Catherine Kelleher was contacted by the Welsh Rugby Union after it heard about her ‘hot yoga’ classes in Cardiff.
She said the heated environment requires no warm-up and benefits players who are tired after training.
“I’ve been very surprised at how well they’ve taken to it,” she said. “I think they enjoy the relaxation at the end of a few tough days.”
Ms Kelleher claims to be the first practitioner in Wales of hot yoga, which combines elements of a range of yoga techniques in temperatures of up to 34 degrees Celsius (93.2F).
Former Wales rugby star Jonathan Davies is among those who have attended her classes in the last year.
She said the lack of the need of a warm-up allows people to go much deeper into stretches and into connective tissue, and is particularly helpful for sportsmen and women.
“It allows their muscles to relax,” said Ms Kelleher of the warm temperature.
People are drawn to it who want a stronger session – it’s the mindset that it’s a bit tougher”
Catherine KelleherHot yoga teacher
“When the guys come to me they’ve already done a few days quite hard training.
“Their bodies are quite fatigued anyway so it’s of benefit to them to do stretching in a heated environment, because to come to a cold class, they would find it quite difficult to get into the depth of stretch we’d want them to get into.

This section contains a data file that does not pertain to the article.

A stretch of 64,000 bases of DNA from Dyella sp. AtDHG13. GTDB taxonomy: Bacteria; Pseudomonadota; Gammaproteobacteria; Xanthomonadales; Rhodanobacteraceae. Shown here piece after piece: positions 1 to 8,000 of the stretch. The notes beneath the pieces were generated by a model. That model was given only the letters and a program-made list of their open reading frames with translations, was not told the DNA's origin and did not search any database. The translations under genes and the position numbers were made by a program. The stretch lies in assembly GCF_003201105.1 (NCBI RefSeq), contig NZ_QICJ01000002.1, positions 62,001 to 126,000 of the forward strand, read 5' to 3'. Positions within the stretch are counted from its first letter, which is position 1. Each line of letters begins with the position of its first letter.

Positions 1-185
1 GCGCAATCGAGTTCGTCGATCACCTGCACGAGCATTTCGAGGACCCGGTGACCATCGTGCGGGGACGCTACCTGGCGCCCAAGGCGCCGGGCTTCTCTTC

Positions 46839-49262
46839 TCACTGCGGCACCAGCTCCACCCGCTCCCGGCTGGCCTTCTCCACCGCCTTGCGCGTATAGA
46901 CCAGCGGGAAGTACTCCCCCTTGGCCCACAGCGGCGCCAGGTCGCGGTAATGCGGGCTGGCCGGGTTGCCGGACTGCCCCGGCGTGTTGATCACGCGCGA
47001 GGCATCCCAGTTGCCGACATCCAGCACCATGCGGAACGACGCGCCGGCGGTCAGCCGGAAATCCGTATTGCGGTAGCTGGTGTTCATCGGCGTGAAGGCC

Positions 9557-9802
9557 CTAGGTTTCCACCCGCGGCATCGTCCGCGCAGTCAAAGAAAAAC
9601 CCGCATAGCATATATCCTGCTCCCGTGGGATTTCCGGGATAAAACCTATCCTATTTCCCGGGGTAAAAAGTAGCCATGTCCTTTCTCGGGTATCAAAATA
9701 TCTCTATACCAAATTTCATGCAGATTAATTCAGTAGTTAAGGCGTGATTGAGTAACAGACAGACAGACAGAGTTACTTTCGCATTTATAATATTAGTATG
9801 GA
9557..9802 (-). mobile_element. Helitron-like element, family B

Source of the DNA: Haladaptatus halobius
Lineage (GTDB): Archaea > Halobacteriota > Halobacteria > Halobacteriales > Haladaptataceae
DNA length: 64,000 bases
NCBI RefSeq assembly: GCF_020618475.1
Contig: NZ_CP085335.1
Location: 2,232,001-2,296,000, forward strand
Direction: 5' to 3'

“It’s also beneficial in recovering from injuries – it allows us to work in stretches to help injured parts of the body which we would struggle to get into in a cold environment.
Ms Kelleher said the focus of her sessions with the rugby squad was more on training and recovery, and less on the spiritual side of yoga.
‘Little bit susceptible’
“People are drawn to it who want a stronger session – it’s the mindset that it’s a bit tougher,” she said.
“I’ve been very surprised at how well they’ve taken to it. They seem to have loved it – numbers have gone up since we started.
Warm temperatures allow deeper stretches
“I think they enjoy the relaxation at the end of a few tough days.”
The idea to do hot yoga came from the WRU’s head conditioning coach Adam Beard, who said the players had really taken to the idea and were volunteering to take part.
“We hand-picked six guys who we thought were a little bit susceptible to injury and not as flexible,” he told the Western Mail newspaper.
“We put those six in and then said to the others it’s not compulsory, but we ended up having to knock the guys back, because we can only fit 10 in the room.”
Tennis stars Andy Murray and Venus Williams have tried a version of hot yoga, along with players from Chelsea and Fulham football clubs.
Former Wales captain and Manchester United footballer Ryan Giggs has also revealed that taking up yoga had helped him prolong his sporting career into his late thirties.
For more on this article go here: http://www.bbc.co.uk/news/uk-wales-13854904